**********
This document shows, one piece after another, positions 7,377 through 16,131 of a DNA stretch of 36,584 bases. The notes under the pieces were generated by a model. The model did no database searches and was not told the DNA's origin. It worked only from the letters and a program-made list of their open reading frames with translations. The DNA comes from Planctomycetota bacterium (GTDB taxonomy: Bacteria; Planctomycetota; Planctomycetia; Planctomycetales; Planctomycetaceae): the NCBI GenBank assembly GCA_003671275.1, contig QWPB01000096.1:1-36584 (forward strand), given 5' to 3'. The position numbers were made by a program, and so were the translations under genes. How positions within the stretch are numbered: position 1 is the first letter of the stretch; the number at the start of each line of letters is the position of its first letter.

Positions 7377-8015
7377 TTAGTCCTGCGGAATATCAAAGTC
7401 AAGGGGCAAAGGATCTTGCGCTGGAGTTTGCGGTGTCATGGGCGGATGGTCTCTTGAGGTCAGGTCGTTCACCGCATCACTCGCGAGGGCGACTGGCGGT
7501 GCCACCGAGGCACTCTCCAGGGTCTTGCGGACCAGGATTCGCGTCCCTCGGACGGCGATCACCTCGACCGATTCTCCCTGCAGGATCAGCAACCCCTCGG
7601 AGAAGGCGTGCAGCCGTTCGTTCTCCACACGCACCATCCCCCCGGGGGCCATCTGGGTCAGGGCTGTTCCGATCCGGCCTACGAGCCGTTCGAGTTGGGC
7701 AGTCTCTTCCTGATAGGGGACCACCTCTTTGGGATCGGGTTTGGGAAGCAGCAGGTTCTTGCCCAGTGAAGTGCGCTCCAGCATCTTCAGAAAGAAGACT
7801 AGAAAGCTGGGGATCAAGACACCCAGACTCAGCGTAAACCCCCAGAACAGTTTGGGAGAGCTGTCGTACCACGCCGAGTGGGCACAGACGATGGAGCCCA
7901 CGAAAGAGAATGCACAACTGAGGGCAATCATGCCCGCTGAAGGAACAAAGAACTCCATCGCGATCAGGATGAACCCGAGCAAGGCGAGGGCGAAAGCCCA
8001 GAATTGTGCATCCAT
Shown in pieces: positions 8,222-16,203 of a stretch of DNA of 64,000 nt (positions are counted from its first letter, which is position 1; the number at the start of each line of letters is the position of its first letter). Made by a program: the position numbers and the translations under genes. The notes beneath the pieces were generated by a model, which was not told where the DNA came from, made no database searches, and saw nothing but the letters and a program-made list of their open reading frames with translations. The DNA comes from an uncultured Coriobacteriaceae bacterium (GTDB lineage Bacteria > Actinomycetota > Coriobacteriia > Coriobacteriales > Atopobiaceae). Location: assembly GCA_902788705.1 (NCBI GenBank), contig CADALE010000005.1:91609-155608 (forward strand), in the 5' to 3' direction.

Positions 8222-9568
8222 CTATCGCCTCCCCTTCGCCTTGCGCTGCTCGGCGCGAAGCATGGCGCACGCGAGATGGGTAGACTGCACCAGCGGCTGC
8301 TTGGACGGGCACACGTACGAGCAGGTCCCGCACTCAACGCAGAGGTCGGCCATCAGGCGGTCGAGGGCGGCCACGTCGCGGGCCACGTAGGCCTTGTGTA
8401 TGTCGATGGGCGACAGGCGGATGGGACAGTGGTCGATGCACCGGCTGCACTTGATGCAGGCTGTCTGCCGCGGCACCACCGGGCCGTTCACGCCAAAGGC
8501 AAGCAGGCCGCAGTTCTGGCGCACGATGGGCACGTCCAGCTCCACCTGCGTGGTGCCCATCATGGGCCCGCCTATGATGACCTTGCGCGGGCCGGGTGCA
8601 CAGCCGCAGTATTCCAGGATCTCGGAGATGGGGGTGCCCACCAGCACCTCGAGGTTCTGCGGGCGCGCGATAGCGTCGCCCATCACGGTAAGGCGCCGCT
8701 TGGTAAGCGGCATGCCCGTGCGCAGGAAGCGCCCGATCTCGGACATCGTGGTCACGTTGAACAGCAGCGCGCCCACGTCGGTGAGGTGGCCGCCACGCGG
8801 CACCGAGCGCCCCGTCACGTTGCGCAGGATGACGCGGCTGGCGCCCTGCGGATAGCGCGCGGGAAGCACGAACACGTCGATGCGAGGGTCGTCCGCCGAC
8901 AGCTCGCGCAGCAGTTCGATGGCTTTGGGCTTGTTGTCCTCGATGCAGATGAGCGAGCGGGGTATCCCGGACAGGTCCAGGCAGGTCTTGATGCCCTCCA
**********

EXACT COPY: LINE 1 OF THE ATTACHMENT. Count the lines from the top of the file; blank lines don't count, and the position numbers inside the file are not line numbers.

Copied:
This document shows, one piece after another, positions 7,377 through 16,131 of a DNA stretch of 36,584 bases. The notes under the pieces were generated by a model. The model did no database searches and was not told the DNA's origin. It worked only from the letters and a program-made list of their open reading frames with translations. The DNA comes from Planctomycetota bacterium (GTDB taxonomy: Bacteria; Planctomycetota; Planctomycetia; Planctomycetales; Planctomycetaceae): the NCBI GenBank assembly GCA_003671275.1, contig QWPB01000096.1:1-36584 (forward strand), given 5' to 3'. The position numbers were made by a program, and so were the translations under genes. How positions within the stretch are numbered: position 1 is the first letter of the stretch; the number at the start of each line of letters is the position of its first letter.